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Globalization and the Evolution of the Supply Chain: who gains and who loses?

Author

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  • Fujita, Masahisa
  • Thisse, Jacques-Francois

Abstract

This paper focuses on two distinct facets of globalization: the decrease in the trade costs of goods and the decline of communication costs between headquarters and production facilities within firms.When the unskilled have about the same wage in the two regions, the decrease of these costs fosters the gradual agglomeration of plants in the core region accommodating the headquarters. By contrast, when the wage gap is significant, the process of integration eventually triggers the re-location of plants into the periphery. In particular, when the process of re-location is driven by falling communication costs, the welfare of all workers living in the core goes down whereas the welfare of those who reside in the periphery rises.

Suggested Citation

  • Fujita, Masahisa & Thisse, Jacques-Francois, 2004. "Globalization and the Evolution of the Supply Chain: who gains and who loses?," IDE Discussion Papers 5, Institute of Developing Economies, Japan External Trade Organization(JETRO).
  • Handle: RePEc:jet:dpaper:dpaper5
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    References listed on IDEAS

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    1. Davis, James C. & Henderson, J. Vernon, 2008. "The agglomeration of headquarters," Regional Science and Urban Economics, Elsevier, vol. 38(5), pages 445-460, September.
    2. Paul Krugman & Anthony J. Venables, 1995. "Globalization and the Inequality of Nations," The Quarterly Journal of Economics, Oxford University Press, vol. 110(4), pages 857-880.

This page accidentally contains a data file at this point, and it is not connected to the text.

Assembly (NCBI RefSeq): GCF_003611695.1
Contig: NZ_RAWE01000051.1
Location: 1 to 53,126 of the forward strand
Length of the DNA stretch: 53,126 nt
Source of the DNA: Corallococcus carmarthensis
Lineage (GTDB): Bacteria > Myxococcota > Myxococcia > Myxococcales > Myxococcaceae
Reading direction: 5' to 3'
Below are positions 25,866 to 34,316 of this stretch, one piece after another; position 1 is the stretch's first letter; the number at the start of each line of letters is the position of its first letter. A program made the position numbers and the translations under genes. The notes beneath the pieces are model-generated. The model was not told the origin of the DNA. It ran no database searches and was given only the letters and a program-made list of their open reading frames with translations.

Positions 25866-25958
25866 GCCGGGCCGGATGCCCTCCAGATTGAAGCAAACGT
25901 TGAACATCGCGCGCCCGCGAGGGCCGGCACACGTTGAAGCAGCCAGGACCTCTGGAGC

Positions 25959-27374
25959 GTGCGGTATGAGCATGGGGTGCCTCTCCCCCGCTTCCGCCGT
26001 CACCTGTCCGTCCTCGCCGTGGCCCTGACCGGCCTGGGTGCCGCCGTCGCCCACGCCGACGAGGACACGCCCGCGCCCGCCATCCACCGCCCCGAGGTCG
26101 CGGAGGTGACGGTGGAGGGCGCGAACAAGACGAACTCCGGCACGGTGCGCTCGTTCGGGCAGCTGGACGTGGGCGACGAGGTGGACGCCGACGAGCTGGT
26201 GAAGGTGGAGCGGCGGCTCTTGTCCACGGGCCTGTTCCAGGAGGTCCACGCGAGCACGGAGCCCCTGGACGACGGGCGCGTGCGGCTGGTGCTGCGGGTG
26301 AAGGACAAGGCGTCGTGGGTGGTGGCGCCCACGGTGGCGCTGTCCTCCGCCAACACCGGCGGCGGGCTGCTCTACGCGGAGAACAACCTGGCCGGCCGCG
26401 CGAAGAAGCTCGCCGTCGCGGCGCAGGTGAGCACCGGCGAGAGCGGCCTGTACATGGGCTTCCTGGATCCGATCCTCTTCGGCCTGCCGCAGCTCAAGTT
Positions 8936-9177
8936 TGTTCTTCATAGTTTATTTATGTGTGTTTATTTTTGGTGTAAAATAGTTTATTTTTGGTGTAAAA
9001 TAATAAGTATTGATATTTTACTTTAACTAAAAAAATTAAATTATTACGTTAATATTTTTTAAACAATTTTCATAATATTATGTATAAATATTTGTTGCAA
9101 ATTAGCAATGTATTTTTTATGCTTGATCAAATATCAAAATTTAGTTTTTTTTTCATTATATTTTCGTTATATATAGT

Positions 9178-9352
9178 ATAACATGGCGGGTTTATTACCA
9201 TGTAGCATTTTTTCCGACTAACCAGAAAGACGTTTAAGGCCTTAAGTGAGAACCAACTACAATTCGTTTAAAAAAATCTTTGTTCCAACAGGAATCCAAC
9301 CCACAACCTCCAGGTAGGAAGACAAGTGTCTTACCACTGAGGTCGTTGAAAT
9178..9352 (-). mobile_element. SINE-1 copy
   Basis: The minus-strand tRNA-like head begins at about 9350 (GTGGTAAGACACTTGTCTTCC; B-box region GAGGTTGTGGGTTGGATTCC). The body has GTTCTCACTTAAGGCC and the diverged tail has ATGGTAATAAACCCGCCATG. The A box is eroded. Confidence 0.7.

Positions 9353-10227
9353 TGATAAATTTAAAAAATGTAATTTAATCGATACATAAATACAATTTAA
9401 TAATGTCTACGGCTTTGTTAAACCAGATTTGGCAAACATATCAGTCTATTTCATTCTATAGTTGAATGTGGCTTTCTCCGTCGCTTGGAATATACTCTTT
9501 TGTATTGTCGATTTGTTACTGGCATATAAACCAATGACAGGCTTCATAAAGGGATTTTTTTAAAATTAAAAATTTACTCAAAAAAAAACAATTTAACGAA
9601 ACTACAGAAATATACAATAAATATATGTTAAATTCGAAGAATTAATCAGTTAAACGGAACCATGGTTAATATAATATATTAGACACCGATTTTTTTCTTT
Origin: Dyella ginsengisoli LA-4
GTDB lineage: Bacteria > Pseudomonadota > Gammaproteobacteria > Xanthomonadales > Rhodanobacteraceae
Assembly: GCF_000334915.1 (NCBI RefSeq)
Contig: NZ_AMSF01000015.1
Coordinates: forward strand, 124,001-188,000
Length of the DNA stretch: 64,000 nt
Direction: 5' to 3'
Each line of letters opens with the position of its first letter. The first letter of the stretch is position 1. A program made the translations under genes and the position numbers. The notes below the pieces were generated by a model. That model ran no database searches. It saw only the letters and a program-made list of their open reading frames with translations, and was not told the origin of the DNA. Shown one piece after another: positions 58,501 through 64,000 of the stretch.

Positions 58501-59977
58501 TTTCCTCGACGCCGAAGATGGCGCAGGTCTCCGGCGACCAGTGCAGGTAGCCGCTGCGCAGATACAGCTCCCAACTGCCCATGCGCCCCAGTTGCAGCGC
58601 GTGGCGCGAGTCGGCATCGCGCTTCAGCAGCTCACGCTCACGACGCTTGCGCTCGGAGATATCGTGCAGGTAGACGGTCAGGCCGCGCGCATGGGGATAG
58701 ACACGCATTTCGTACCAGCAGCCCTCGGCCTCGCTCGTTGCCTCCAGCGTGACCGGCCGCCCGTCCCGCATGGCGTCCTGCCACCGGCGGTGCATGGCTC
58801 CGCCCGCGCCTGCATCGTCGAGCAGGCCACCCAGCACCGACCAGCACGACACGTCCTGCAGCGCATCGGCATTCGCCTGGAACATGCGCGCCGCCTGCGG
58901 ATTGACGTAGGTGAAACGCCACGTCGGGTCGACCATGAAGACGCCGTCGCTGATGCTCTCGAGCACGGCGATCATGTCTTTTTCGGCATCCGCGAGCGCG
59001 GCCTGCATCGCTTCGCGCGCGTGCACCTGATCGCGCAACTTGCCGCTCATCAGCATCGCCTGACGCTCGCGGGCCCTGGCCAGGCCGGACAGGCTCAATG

3. Masahisa Fujita & Jacques-François Thisse, 2003. "Does Geographical Agglomeration Foster Economic Growth? And Who Gains and Loses from It?," The Japanese Economic Review, Japanese Economic Association, vol. 54(2), pages 121-145.
    4. Duranton, Gilles & Puga, Diego, 2004. "Micro-foundations of urban agglomeration economies," Handbook of Regional and Urban Economics,in: J. V. Henderson & J. F. Thisse (ed.), Handbook of Regional and Urban Economics, edition 1, volume 4, chapter 48, pages 2063-2117 Elsevier.
    5. Fujita,Masahisa & Thisse,Jacques-François, 2013. "Economics of Agglomeration," Cambridge Books, Cambridge University Press, number 9781107001411, April.
    6. Deardorff, Alan V., 2001. "Fragmentation in simple trade models," The North American Journal of Economics and Finance, Elsevier, vol. 12(2), pages 121-137, July.
    7. Gilles Duranton & Diego Puga, 2001. "Nursery Cities: Urban Diversity, Process Innovation, and the Life Cycle of Products," American Economic Review, American Economic Association, vol. 91(5), pages 1454-1477, December.
    8. James R. Markusen, 1995. "The Boundaries of Multinational Enterprises and the Theory of International Trade," Journal of Economic Perspectives, American Economic Association, vol. 9(2), pages 169-189, Spring.
    9. Robert C. Feenstra, 1998. "Integration of Trade and Disintegration of Production in the Global Economy," Journal of Economic Perspectives, American Economic Association, vol. 12(4), pages 31-50, Fall.
    10. Krugman, Paul, 1991. "Increasing Returns and Economic Geography," Journal of Political Economy, University of Chicago Press, vol. 99(3), pages 483-499, June.
    11. Arndt, Sven W., 1997. "Globalization and the open economy," The North American Journal of Economics and Finance, Elsevier, vol. 8(1), pages 71-79.
    12. Edward E Leamer & Michael Storper, 2001. "The Economic Geography of the Internet Age," Journal of International Business Studies, Palgrave Macmillan;Academy of International Business, vol. 32(4), pages 641-665, December.
    13. repec:hhs:iuiwop:430 is not listed on IDEAS
    14. Thomas, Douglas J. & Griffin, Paul M., 1996. "Coordinated supply chain management," European Journal of Operational Research, Elsevier, vol. 94(1), pages 1-15, October.
    Full references (including those not matched with items on IDEAS)

    More about this item

    Keywords

    Information technologies (technology); Communication costs; Agglomeration; Headquarters; Plants; Supply chain; Re-location; Globalization; International economic relations; Communication; 情報技術; グローバリゼーション; 国際経済; コミュニケーション;

    JEL classification:

    • F12 - International Economics - - Trade - - - Models of Trade with Imperfect Competition and Scale Economies; Fragmentation
    • L13 - Industrial Organization - - Market Structure, Firm Strategy, and Market Performance - - - Oligopoly and Other Imperfect Markets
    • R13 - Urban, Rural, Regional, Real Estate, and Transportation Economics - - General Regional Economics - - - General Equilibrium and Welfare Economic Analysis of Regional Economies

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